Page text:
Surface temperature inversion is typical of polar environments and leads to the katabatic wind phenomenon. The vertical temperature structure of polar environments tends to be more complex than in mid-latitude or tropical climates.
The collection of polar meteorology data started in 1893 with Fridtjof Nansen during his North Pole expedition. One of the goals of the expedition was to make detailed meteorological and early oceanographic measurements. The measurements made from Nansen’s ship, which was named Fram, were used by Vagn Walfrid Ekman to develop the theory of the turning of surface flow with friction (the Ekman spiral). 
The Cold War acted as a great catalyst for progress in polar meteorology. Balloon instruments along the northern borders of the US and Canada were used for atmospheric profiling. North America’s air defenses often used instruments carried on balloons to profile the Artic. Nuclear submarines, which the United States used as a defense mechanism, were equipped with upward looking sonar. The data were later declassified and between 1958-1979 became the baseline for assessing the thinning of ice from the 1980s to the present day. Russia also contributed highly accurate data between 1937 and 1991.
Today, submarine mapping and measurements have been drastically reduced. One classic way to measuring ice thickness is to drill a hole in the ice and analyze the ice obtained. There are also many more complex methods and devices dedicated to measuring and keeping track of weather conditions in polar areas. These include ice mass balance buoys, upward looking sonar from under-ice buoys, and satellites. Global warming has increased interest in polar meteorology. This is because most of Earth's snow and ice are in polar regions, and these areas are expected to be the most affected by the snow/ice-surface albedo feedback effect. Therefore, if increased atmospheric carbon dioxide concentration causes global warming, then polar regions should warm faster than other locations on Earth.
Topics of interest
Atmosphere sea ice/ocean interaction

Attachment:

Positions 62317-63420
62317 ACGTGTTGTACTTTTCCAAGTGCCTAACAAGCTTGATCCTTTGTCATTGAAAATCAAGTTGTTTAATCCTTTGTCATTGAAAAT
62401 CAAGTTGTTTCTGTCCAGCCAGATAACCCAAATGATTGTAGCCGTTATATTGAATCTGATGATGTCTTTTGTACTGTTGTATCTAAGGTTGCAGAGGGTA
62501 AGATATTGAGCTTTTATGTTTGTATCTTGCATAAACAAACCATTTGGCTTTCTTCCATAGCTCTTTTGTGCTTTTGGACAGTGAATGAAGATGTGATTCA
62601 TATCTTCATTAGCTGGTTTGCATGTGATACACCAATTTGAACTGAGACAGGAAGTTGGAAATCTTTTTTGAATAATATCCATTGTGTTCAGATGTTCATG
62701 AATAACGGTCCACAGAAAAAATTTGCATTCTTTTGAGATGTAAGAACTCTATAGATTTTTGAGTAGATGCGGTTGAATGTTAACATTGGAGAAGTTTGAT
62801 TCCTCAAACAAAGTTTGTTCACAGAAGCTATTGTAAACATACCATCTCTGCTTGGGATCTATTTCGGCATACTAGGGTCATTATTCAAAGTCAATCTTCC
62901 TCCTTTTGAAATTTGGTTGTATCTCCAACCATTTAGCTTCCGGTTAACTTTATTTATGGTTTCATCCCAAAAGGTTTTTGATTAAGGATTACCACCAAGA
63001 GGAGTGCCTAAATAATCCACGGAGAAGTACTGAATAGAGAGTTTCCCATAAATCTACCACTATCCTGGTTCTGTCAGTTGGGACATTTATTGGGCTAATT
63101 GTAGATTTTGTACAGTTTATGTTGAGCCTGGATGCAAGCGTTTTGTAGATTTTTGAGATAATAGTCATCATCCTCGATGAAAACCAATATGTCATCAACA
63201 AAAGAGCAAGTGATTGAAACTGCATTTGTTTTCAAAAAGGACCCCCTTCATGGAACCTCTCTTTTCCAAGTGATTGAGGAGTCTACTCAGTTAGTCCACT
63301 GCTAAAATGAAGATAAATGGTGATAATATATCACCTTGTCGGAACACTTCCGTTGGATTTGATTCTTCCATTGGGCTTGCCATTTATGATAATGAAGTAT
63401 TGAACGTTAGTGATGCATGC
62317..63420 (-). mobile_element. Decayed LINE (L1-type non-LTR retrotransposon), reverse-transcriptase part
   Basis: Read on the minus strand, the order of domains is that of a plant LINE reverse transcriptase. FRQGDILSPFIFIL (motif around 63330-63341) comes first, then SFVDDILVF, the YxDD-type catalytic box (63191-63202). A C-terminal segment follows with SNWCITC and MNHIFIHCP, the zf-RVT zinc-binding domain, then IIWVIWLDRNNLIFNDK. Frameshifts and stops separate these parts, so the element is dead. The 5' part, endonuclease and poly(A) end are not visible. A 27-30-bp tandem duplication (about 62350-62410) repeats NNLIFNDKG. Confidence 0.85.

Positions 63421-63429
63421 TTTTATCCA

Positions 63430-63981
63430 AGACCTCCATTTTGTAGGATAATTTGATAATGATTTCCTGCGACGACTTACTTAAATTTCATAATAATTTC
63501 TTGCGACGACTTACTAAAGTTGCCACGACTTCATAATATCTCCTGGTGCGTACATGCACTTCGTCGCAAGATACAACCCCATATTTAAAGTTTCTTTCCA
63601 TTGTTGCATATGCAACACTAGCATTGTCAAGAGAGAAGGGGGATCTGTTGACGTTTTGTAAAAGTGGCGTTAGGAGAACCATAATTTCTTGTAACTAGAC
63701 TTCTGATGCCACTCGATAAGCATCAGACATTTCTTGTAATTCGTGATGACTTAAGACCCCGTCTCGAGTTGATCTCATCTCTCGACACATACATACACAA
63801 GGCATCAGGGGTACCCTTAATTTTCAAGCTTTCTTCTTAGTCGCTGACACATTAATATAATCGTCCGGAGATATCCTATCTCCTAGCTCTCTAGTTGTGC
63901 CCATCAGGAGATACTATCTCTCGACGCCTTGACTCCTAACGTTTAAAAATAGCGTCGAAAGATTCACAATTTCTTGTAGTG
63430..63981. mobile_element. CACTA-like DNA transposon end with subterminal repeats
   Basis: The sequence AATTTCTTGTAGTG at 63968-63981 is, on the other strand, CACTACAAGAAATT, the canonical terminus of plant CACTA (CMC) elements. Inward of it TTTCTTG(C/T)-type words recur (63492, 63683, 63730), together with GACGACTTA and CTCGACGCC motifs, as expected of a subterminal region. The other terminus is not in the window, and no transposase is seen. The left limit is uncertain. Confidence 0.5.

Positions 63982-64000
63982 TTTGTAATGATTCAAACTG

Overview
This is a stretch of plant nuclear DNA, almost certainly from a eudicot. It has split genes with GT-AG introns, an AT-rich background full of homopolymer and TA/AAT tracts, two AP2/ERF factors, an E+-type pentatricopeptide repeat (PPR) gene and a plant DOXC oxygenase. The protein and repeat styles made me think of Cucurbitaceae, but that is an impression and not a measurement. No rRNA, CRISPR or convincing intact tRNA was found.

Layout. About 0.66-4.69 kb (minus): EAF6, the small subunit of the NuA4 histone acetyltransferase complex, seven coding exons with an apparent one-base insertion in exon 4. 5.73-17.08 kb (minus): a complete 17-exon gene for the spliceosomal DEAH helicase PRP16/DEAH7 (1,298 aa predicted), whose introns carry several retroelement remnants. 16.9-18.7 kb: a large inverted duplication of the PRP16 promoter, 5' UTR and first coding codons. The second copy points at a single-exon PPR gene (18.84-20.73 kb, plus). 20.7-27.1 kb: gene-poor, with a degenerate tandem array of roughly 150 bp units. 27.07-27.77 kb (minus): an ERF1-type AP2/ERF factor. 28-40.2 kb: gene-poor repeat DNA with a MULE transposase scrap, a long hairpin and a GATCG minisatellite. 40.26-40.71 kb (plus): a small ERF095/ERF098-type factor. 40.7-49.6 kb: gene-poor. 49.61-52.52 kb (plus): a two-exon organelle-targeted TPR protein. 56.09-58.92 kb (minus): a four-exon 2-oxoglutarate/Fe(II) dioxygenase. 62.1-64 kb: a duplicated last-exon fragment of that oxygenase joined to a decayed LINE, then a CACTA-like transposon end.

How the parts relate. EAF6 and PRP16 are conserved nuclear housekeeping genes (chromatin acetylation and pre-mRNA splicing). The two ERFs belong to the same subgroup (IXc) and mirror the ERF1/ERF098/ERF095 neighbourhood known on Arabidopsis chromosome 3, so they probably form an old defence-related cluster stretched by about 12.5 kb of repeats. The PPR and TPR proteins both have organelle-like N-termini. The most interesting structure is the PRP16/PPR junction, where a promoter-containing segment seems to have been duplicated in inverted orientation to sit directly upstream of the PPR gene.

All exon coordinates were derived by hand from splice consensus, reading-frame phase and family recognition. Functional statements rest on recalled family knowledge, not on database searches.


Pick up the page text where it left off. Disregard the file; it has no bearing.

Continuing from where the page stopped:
Interaction between the atmosphere, ice and ocean is confined to the atmospheric boundary layer, which is mainly influenced by surface characteristics. In polar regions, these are sea ice roughness and sea ice concentration, which greatly influence surface temperature distribution. Wind speed and direction, the temperature of the air, and the location of the wind contact are other factors. Both sea ice and wind have great impact on the atmospheric boundary layer, which is often used to measure conditions in polar areas.
Polar clouds and precipitation
The atmospheric portion of the hydrological cycle in polar regions plays an important role in that:
- the balance of polar ice masses is inseparably linked to precipitation,
- clouds modify the radiation transfer,
- the release of latent heat modifies the temperature of the air, hence circulations.
Carbon dioxide and methane
Carbon dioxide (C02) is of particular interest in polar meteorology because it affects the melting of sea ice. Human activity releases carbon dioxide into the atmosphere from burning oil, coal and natural gas. A dozen pounds of Arctic sea ice disappears for every pound of carbon dioxide released. This highlights the heating power of carbon dioxide, which pumps 100,000 times more energy into our climate than was given off when the oil, coal or natural gas was burned. White Arctic ice, currently at its lowest level in recent history, is causing more absorption. Prof Wadhams, in a recent BBC article, calculates that this absorption of the sun's rays is having an effect "the equivalent of about 20 years of additional CO2 being added by man". The Cambridge University expert says that the Arctic ice cap is "heading for oblivion".
Methane, a potent greenhouse gas, introduces a significant positive feedback as global warming leads to the retreat of vast permafrost regions in the northern hemisphere. As permafrost retreats, more areas become emitters of methane. Estimations of the methane emissions from northern swamps vary strongly due to (1) the extensive variability of methane emission between and within different swamp areas, (2) the very limited knowledge of these fluxes for various types of soils, and (3) the lack of representative data for vast areas like the enormous swamps, e.g., in Sibiria. Recent advances now allow sensors to directly measure turbulent methane fluxes from naturally emitting surfaces. A fast response methane sensor can also be installed in research aircraft, like the Polar 5 airplane of the Alfred Wegener Institute.
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